MORTON, Ill. — Local farmers are weighing in on the health of the pumpkin crops after less than ideal growing conditions earlier this year.
Consumers can still buy their jack-o-lantern materials from the pumpkin capital of the world, but farmers agree this hasn’t been the best year for growing.
Pumpkin farmers are reaping their harvest after facing tough planting conditions in the spring and summer.
“Because of all of the rain, we didn’t plant exactly when we wanted to, but we had enough time to get them into the ground, and get those vines to take off and grow and set fruit on them,” said Nic Roth, co-owner of Roth Pumpkin Patch.
Roth says he’s optimistic about how the harvest will turn out.
“We have some real nice big ones out there that are probably gonna be, maybe over 200 pounds, or close to it, we try to dabble in that. We’ve got some other varieties that are maybe 60 to 80 pounds also, so we’ve got some nice sized ones,” said Roth.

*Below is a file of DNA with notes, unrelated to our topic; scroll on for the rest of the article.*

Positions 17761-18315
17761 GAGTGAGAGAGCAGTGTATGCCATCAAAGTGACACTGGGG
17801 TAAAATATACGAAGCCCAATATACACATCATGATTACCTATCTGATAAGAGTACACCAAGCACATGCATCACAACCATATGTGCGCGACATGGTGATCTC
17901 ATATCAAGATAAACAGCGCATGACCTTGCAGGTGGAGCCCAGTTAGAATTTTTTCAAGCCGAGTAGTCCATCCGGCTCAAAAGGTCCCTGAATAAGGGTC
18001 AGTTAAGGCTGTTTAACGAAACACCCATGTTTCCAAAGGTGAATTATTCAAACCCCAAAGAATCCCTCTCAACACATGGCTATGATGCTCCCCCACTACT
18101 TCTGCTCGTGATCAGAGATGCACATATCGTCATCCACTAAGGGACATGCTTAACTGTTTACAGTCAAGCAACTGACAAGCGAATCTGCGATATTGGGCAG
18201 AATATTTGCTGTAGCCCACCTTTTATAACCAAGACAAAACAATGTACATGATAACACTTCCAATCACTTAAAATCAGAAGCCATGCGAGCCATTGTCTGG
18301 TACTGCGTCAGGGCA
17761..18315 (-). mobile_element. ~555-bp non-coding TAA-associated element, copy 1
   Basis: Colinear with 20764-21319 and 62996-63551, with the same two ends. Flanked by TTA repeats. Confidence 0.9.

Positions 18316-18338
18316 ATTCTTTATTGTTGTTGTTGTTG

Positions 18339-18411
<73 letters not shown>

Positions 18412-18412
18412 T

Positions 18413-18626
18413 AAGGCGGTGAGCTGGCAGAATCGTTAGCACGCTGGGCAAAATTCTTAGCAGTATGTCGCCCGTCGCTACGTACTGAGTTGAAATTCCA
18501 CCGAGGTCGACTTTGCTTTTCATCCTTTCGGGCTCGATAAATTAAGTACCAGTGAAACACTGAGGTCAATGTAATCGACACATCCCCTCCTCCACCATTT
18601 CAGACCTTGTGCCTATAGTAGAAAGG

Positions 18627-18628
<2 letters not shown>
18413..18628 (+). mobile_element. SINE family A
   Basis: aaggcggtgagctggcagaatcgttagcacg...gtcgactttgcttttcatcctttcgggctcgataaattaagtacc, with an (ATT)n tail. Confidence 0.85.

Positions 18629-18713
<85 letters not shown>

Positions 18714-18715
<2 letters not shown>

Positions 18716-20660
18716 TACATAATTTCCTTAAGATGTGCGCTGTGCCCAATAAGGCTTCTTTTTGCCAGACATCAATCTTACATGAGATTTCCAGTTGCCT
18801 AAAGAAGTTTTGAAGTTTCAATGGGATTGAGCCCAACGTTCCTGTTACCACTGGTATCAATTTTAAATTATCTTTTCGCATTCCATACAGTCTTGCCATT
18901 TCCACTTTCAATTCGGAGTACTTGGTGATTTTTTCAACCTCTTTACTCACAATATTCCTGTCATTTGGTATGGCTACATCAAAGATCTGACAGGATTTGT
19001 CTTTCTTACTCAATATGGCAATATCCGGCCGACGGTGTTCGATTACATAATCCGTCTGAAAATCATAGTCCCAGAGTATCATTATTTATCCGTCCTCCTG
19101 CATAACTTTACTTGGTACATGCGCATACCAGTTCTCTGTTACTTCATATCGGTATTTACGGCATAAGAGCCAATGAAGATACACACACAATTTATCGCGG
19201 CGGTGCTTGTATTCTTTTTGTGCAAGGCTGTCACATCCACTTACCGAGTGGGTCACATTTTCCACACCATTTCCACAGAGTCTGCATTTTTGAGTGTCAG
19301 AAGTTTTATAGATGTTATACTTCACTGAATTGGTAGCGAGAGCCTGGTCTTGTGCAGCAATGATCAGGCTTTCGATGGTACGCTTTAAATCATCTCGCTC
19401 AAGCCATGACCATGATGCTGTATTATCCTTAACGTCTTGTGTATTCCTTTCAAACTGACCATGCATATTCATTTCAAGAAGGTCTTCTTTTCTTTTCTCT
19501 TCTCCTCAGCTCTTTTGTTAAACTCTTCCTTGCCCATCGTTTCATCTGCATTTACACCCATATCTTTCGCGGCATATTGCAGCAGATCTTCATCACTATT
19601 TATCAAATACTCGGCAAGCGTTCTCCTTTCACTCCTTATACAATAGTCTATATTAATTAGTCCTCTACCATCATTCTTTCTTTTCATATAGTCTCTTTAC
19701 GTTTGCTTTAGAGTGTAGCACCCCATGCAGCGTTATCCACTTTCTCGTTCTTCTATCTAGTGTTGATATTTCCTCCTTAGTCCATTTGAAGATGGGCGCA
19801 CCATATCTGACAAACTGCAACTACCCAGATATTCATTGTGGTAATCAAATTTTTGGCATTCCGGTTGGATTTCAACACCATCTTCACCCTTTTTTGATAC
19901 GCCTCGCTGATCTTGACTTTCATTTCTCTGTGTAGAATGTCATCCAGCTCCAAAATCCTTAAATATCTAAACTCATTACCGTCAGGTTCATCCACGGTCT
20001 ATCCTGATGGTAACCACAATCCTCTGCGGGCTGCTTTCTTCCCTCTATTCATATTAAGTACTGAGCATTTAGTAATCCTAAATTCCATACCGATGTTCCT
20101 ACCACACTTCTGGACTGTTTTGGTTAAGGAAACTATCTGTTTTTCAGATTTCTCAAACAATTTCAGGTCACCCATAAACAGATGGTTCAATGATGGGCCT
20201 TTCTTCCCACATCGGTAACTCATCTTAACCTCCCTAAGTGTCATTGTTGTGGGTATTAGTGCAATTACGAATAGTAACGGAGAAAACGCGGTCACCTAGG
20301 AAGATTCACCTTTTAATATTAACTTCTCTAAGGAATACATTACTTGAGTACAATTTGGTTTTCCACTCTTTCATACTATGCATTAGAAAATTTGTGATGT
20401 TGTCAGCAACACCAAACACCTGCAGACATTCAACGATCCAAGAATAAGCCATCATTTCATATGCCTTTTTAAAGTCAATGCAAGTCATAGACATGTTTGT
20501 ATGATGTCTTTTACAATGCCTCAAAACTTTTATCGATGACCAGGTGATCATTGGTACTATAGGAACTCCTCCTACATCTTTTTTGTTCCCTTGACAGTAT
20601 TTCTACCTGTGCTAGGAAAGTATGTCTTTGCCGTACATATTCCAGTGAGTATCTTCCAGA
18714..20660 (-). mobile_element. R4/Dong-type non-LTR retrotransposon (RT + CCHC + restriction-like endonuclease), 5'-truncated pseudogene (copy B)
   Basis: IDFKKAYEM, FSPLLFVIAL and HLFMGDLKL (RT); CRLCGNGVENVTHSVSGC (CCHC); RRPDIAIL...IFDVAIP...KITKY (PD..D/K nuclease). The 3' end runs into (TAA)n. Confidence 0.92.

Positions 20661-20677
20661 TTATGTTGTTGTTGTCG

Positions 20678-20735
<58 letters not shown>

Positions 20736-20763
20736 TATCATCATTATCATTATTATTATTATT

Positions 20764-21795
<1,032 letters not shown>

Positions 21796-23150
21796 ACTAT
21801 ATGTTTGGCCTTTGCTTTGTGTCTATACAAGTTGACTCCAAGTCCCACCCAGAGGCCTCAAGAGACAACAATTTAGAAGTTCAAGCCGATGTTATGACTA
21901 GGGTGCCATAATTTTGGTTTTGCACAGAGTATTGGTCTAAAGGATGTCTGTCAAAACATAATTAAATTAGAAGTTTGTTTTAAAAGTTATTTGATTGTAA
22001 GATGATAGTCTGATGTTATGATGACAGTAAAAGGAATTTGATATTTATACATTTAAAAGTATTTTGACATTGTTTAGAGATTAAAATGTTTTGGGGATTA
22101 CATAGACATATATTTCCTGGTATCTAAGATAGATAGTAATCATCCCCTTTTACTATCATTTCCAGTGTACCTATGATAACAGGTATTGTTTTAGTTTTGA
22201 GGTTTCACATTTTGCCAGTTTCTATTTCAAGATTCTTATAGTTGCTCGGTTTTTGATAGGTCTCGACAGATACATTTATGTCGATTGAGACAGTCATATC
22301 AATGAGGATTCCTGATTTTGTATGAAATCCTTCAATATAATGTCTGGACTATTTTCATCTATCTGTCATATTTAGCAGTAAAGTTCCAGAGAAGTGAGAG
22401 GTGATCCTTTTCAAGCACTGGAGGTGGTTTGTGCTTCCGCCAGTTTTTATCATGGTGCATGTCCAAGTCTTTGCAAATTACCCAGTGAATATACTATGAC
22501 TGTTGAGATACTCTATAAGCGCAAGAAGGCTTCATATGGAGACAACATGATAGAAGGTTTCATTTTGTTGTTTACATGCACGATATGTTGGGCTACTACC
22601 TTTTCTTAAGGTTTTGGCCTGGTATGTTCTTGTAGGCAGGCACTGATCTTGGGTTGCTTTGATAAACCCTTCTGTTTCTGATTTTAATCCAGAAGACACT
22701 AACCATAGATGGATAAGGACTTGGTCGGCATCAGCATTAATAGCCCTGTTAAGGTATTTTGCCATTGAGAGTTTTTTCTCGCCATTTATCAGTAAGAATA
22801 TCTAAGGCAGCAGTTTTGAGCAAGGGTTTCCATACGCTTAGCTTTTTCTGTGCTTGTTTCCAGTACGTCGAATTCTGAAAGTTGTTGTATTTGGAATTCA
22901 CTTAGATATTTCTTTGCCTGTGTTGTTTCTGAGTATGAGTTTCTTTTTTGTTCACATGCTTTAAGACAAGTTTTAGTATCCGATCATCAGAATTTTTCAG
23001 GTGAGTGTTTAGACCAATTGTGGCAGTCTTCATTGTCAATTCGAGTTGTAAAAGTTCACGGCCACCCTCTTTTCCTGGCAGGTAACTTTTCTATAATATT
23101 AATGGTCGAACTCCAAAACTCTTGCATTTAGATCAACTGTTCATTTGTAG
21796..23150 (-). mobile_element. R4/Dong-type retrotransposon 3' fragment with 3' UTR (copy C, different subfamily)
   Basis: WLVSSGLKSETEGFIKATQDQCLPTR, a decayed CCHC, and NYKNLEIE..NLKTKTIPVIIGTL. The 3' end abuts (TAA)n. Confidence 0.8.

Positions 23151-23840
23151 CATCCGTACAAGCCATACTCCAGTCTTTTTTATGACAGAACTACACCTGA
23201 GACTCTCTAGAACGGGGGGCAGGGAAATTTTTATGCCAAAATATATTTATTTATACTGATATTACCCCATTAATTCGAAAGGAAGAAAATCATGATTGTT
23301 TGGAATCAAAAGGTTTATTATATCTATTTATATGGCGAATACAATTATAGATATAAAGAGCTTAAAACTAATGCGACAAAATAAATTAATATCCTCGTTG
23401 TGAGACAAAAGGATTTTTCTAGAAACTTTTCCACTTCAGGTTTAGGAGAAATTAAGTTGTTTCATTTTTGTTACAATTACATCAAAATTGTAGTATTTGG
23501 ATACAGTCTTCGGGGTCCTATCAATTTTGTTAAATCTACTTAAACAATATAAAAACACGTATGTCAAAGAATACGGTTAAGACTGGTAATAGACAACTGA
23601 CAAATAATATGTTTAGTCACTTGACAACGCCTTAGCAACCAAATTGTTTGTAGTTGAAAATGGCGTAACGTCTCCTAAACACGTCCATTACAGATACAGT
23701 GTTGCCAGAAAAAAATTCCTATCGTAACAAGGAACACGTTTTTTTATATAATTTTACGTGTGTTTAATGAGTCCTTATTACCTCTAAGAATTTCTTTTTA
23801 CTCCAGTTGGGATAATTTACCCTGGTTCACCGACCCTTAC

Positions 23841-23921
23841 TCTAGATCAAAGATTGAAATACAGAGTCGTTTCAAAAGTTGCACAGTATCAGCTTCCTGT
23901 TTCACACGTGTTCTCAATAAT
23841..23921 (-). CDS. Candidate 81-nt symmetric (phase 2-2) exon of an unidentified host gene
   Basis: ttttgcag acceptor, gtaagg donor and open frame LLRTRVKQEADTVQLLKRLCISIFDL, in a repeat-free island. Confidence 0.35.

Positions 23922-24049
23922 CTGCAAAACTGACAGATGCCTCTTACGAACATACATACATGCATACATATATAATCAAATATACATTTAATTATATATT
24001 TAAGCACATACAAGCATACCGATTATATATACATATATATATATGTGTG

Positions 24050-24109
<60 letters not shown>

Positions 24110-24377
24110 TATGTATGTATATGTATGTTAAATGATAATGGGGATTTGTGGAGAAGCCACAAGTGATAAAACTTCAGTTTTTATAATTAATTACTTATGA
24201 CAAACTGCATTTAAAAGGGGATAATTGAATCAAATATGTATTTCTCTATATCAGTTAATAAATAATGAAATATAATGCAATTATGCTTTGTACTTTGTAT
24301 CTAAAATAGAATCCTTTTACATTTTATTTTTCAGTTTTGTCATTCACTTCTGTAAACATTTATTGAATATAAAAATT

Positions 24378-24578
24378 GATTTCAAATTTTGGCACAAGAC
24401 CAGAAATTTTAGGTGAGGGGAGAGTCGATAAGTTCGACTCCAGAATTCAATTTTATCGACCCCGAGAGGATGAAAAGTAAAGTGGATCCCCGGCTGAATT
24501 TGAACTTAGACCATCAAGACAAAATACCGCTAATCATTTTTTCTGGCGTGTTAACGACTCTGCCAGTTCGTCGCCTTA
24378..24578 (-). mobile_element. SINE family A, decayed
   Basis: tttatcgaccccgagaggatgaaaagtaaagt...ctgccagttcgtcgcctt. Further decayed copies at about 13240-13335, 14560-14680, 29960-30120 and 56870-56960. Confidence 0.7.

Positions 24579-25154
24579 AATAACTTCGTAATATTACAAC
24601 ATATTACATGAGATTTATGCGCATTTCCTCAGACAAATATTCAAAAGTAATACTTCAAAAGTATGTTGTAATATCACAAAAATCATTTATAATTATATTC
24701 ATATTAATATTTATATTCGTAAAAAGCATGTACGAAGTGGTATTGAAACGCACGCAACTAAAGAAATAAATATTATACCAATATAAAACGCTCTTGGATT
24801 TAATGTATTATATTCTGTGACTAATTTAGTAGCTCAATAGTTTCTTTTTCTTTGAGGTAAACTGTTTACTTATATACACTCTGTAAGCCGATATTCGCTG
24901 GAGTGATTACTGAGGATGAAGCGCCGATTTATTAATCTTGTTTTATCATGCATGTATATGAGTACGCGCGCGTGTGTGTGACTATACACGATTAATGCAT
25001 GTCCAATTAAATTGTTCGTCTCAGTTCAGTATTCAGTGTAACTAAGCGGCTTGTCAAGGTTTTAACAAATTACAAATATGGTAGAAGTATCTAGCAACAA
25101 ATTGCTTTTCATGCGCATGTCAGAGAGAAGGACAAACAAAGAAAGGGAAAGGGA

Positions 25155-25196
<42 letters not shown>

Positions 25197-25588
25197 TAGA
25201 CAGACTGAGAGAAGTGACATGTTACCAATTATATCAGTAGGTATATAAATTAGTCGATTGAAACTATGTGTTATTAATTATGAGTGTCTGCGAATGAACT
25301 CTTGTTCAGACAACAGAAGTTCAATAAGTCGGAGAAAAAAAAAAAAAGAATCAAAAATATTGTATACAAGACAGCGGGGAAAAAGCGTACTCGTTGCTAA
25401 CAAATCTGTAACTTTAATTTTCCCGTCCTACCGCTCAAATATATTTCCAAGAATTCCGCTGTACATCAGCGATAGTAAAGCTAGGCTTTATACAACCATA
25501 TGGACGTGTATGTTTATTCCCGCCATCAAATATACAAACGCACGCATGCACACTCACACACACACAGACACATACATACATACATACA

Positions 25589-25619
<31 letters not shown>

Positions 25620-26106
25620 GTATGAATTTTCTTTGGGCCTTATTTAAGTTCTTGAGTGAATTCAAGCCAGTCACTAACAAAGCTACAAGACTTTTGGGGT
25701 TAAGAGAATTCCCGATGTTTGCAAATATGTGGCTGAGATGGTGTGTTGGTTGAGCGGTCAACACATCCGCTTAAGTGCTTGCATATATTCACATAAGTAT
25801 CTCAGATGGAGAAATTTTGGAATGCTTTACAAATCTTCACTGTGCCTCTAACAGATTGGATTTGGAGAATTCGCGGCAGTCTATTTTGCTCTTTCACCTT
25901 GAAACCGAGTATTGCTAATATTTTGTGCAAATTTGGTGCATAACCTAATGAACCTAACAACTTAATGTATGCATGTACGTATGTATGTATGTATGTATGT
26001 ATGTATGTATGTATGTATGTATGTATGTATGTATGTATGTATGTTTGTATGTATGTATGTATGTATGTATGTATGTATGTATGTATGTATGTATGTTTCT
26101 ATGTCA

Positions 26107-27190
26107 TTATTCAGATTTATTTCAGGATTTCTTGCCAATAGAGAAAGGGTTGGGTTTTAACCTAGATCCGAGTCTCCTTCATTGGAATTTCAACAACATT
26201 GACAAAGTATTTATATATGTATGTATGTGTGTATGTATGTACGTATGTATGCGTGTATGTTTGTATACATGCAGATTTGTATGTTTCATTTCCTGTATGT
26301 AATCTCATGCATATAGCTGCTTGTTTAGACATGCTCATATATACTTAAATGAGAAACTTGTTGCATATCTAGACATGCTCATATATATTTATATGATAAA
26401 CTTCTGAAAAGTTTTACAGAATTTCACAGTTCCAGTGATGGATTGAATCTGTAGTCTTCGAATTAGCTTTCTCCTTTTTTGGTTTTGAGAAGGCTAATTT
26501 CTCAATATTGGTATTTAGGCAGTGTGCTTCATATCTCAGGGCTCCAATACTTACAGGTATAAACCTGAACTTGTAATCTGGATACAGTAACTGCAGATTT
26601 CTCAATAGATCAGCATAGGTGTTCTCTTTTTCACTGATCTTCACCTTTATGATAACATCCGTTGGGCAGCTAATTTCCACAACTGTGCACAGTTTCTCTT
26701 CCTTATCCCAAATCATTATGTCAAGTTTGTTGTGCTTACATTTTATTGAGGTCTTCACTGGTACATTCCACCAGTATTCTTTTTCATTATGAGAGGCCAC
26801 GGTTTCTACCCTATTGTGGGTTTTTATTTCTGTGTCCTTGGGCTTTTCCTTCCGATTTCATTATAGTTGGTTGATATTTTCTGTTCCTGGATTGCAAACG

Peoria County Farm Bureau manager Patrick Kirchhoffer says this year’s harvest is looking healthy, and a dry stretch over the summer helped prepare pumpkins for the factory.
“They’re clean, it’s not muddy, so that’s a good thing. A lot of times in the fall, you know, whenever harvest has come around, it can be muddy. And they have to harvest the pumpkins whether it’s muddy or not. So, that is a positive this year that the conditions are drier and they’re coming into the processing facilities without any mud on them and they’re clean,” said Kirchhoffer.
Kirchoffer also says this year is considered an average yield for pumpkins.
“A typical harvest for pumpkins is 25 tons per acre, which is a good harvest. Last year it was around 33 tons per acre which is a great year,” he said.
Kirchhoffer says harvest could last through mid-November due to all the delays.